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FCC backs Asian-American journalists’ association get-together


Keith Richburg, Director, Media Studies Centre (JMSC). Aira Fernando/Asiapix

Keith Richburg, Director, Media Studies Centre (JMSC). Aira Fernando/Asiapix

The FCC co-organised a lively panel discussion and hosted a gala dinner to help mark the return to Hong Kong of New.Now.Next Media Conference – the flagship event of the Asian-American Journalists’ Association’s Asia Chapter.

Known as N3Con, the FCC partnered with the Journalism and Media Studies Centre (JMSC) at the University of Hong Kong for the AAJA event.

In his opening remarks, JMSC Director Keith Richburg noted that journalism is under attack like never before. “Cries of ‘fake news’ are being used to drown out legitimate investigative work,” he said. Meanwhile, technology was changing the profession with new platforms and tools emerging almost too fast to keep track. “I can’t think of a better time for a gathering of what’s new, now and next in our industry,” Richburg said, “and we [in Hong Kong] want to be at the centre of that conversation.”

The panel discussion marked the 20th anniversary of Hong Kong’s handover to China by bringing together reporters who were here in 1997. Richburg, who was then the Hong Kong bureau chief for The Washington Post, joined correspondents from CNN, The Independent, The New York Times and The Straits
Times
to reflect on international coverage and what lessons can be drawn from their experiences in reporting on Hong Kong today.

N3Con attracted nearly 200 participants to the three-day event which was held in Hong Kong for the first time since 2014. Participants attended workshops and panel discussions focusing on timely issues such as analysing data. “Our mission at N3Con is to keep growing our members with issue-based panels and digital workshops on the latest tools,” said AAJA Asia President Angie Lau, FCC member and Bloomberg TV anchor. At the end of the event there was a gala dinner where Joshua Wong of Demosisto was the keynote speaker.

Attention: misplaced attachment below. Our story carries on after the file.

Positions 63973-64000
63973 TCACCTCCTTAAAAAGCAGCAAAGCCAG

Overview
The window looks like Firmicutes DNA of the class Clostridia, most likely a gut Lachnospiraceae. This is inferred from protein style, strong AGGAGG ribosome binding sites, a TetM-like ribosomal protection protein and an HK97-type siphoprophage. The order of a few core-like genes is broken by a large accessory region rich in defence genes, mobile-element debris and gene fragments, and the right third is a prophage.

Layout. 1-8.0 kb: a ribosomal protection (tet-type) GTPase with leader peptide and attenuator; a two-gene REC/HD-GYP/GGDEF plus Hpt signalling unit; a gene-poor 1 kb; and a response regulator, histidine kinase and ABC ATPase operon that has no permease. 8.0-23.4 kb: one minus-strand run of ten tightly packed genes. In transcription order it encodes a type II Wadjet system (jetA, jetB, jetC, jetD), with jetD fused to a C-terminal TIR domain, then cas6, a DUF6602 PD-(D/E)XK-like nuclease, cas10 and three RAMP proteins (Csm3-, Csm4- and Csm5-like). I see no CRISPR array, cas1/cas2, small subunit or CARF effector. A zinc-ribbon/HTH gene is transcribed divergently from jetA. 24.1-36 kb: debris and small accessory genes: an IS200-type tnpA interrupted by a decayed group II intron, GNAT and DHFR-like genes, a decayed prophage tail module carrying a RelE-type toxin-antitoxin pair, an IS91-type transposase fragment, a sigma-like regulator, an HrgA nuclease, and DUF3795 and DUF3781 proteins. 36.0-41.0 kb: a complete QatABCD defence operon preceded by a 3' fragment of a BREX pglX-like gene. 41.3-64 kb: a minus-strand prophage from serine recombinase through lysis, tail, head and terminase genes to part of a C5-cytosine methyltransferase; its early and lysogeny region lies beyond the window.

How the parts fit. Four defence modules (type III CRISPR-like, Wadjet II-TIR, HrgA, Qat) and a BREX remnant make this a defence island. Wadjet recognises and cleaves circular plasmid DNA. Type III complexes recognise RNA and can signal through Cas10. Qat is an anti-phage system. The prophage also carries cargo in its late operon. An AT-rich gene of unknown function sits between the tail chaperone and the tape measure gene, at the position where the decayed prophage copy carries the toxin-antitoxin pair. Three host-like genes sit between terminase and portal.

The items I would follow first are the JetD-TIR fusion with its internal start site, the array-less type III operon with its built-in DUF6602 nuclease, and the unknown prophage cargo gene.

The programming of the event and other AAJA activities in the region is often customised to the locale, said Lau. “In Hong Kong, we are a resource for students who can play an active part in growing their career alongside mid- to senior-level executives and journalists who join to keep on top of the changing aspects of our industry and to stay ahead of the curve.”

The Club is likely to partner with AAJA, JMSC and Lau for next year’s event. “We want to continue to bring in top speakers in our industry,” Lau said. “We also want to expand our footprint in the journalism community to include the Hong Kong Journalists’ Association among our attendees.”


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